Despite their omnipresence within popular culture, it's the mystique of the cult that keeps us coming back for more. The stories of charismatic leaders, emotional manipulation and an ideological yet ultimately destructive ethos which so often results in all connections to the outside world being severed. Tales of rainbow families, Kool-Aid coated rims, faux "Nazi-style" torture chambers, and an eight-month pregnant Sharon Tate tied up and stabbed to death in her own home, continue to circulate and captivate.
What's less discussed, however, is the sheer strength it takes to leave a cult; to escape not only with the fear of the consequences, should you be caught, but also of how you'll be accepted by friends and family upon returning to the outside world. If you make it out, feelings of relief, anger, confusion, isolation and insecurity — one would assume — are just the beginning. These intermingling emotions are captured in Sean Durkin's Martha Marcy May Marlene starring Elizabeth Olsen, with captivating effect.
A lack of understanding from others — in this case Olsen's sister, Lucy, played by Sarah Paulson — is a reoccurring topic of turmoil for cult survivors. In an interview with Dazed & Confused, Natacha Tormey, who was born into The Family International (previously Children of God) — a group who believe Christians should live like the first disciples of Christ and that their female members should use sex as a recruitment tool — explained what life for her was like after she fled at the age of 18:
"Life on the outside was so incredibly difficult. Like many other ex-members, I suffered severe depression and even considered suicide on a few occasions. It’s difficult to explain how isolated you feel when you leave a cult. You feel like you’ll never belong in normal society, like no one will ever understand you. I was also naïve, and the men I dated took advantage of that."
For Tormey, the feeling of constantly skirting society is but a small price for the "happy place" she now finds herself in — a sentiment echoed by Brielle Decker who escaped from Fundamentalist Church of Jesus Christ of Latter-Day Saints at the age of 26 after four failed attempts. Previously one of Warren Jeffs's wives — who's now serving a life +20 year jail term for raping his child brides — Decker was ostracized by her biological family after she left the polyamorous cult. She told Dazed:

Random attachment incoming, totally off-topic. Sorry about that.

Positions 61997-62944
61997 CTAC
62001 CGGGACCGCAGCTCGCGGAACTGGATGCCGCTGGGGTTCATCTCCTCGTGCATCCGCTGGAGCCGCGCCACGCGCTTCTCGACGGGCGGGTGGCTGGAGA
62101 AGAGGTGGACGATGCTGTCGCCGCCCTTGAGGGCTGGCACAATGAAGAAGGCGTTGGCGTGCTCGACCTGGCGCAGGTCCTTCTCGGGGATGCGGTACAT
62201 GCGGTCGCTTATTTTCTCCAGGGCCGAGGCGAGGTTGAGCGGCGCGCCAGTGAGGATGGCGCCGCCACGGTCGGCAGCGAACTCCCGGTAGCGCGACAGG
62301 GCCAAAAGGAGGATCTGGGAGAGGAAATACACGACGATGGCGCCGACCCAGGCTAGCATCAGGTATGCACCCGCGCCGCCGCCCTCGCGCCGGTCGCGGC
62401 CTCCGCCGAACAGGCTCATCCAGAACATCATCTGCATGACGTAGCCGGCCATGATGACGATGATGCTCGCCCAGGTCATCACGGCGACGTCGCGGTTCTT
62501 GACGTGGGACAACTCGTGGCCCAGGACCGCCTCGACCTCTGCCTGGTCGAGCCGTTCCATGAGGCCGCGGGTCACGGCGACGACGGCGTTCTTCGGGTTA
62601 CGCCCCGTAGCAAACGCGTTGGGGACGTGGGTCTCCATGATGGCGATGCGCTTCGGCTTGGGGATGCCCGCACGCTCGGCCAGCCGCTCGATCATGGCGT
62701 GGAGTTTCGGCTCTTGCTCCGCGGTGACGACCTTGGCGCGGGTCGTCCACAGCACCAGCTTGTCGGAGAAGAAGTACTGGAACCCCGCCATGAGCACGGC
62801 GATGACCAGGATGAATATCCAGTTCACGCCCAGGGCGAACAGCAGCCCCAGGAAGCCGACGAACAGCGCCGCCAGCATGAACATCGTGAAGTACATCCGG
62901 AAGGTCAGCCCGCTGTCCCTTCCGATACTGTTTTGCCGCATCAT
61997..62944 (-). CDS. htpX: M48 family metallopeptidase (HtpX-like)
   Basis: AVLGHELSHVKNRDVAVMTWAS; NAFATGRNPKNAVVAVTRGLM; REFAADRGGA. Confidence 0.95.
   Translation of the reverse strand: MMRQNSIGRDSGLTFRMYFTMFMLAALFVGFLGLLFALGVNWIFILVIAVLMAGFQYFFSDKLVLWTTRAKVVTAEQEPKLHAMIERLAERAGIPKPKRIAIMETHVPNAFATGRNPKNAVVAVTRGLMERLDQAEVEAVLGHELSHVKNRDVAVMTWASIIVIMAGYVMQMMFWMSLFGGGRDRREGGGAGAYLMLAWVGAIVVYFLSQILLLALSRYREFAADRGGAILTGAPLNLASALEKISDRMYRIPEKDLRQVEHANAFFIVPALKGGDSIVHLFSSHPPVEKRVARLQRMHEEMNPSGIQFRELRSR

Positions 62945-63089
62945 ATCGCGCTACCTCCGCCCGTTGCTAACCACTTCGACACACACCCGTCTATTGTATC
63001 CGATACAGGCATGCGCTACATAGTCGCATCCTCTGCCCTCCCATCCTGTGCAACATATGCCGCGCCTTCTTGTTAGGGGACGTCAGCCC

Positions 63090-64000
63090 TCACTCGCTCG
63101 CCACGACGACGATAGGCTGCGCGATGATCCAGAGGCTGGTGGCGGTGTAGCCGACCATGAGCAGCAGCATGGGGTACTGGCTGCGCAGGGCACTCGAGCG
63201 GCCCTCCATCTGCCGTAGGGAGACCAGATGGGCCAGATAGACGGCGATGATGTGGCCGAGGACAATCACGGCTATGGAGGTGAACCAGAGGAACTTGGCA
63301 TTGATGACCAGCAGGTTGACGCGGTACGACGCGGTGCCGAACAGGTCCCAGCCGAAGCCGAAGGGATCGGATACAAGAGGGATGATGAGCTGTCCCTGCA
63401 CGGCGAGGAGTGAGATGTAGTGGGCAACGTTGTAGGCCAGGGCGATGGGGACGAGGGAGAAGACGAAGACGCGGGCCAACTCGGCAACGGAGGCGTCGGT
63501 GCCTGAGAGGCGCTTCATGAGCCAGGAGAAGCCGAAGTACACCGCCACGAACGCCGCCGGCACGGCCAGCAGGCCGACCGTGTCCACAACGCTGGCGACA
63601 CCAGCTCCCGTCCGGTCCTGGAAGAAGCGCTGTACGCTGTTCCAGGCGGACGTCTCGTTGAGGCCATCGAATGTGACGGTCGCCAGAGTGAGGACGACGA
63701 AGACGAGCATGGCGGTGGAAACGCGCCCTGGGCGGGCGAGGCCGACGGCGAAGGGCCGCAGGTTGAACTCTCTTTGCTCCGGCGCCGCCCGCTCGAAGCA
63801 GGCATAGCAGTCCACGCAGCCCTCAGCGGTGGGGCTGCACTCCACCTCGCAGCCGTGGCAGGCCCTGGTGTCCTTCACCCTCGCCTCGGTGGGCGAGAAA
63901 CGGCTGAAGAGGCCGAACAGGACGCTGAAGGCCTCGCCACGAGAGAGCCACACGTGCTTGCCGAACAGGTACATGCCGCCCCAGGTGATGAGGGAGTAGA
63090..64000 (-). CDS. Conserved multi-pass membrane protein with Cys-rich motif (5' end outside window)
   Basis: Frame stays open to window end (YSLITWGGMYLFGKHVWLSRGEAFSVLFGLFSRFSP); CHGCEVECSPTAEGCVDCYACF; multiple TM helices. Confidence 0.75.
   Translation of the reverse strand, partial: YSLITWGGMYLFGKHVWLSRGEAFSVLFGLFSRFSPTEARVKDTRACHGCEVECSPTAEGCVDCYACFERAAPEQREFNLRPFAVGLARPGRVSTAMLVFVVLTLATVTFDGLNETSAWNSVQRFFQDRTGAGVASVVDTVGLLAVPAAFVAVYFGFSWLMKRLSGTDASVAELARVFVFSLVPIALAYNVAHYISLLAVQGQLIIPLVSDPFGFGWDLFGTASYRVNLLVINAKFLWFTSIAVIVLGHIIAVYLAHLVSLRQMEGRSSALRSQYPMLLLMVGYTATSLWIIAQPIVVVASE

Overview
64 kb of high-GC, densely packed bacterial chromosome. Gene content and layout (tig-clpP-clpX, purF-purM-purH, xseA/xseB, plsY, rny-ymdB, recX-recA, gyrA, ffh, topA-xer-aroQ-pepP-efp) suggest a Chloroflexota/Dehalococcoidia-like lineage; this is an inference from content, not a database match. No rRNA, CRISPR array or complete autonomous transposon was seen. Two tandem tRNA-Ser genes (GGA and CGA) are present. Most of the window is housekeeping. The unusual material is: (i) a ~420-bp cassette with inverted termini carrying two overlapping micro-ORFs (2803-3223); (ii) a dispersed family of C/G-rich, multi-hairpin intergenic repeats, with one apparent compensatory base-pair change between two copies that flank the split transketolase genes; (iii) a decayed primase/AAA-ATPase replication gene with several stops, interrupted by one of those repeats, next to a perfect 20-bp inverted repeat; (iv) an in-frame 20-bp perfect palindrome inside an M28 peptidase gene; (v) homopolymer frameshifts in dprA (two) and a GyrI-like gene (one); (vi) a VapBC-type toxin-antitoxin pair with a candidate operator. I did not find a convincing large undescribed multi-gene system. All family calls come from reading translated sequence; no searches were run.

"Even after I escaped, it was so hard. My family kept fighting to bring me back. I went to a domestic violence shelter in Salt Lake City, and they told my parents where I was. They were searching the roads for me in Salt Lake City. It took me two years until my paperwork was all done and I was finally free of them. My adoptive mum, Kristyn, literally rescued me by getting me taken off the missing persons list and fighting for me, even when I didn’t know it. I was so sick at first when I left; it took me months before I got clarity."
In books such as Jon Ronson's Them: Adventures with Extremists and brilliant yet haunting documentaries like 2015's Going Clear: Scientology and the Prison of Belief and Jonestown: The Life and Death of Peoples Temple (2006), you're given insight into exactly how such captivation with ideological cult leaders turns captive, and the emotional abuse that traumatizes its members thereon.
People's Temple survivor Teri Buford O'Shea escaped Jonestown just three weeks before Jim Jones and his 900 followers committed mass suicide in the jungle of Guyana in 1978. In an interview with The Atlantic in 2011, she described how Jones attracted the disenfranchised en masse, feeding the hearts of those desperately seeking salvation.
"Most of [the members] were African-American, but there were also white people, Jewish people, people of Mexican descent. There were religious Christians and communists. If you wanted religion, Jim Jones could give it to you. If you wanted socialism, he could give it to you. If you were looking for a father figure, he'd be your father. He always homed in on what you needed and managed to bring you in emotionally."
The image of Tom Cruise laughing like a man possessed in Going Clear has become something of a banner for the masses who are able to take a removed look towards cults as manic and unfathomable — but for survivors like Tormey, Decker and O'Shea, the dismissive nature in which society deals with cults can be almost as damaging as the cults themselves.
When asked by The Atlantic how it feels to hear people casually use the phrase "drink the Kool-Aid," like US Weekly did in 2011 when they reported "a source" saying, "Kris is not drinking the Kardashian Kool-Aid, and it's causing major problems," O'Shea responded:
"It makes me shudder. I know it's part of the culture now and I shouldn't be so sensitive to it. But Jonestown was an important part of American history, and it's been marginalized. We have to ask ourselves, why did 918 people leave this country and go with Jim Jones to Guyana? That's a big question. Why did this group feel they'd rather live in a jungle than in San Francisco, Oakland, Atlanta, wherever they were living?"
That is the big question then, to get to the bottom of why individuals are attracted to cults in the first place, especially now so much information regarding the damage is so readily available — and, how we provide better support networks for those brave enough to escape.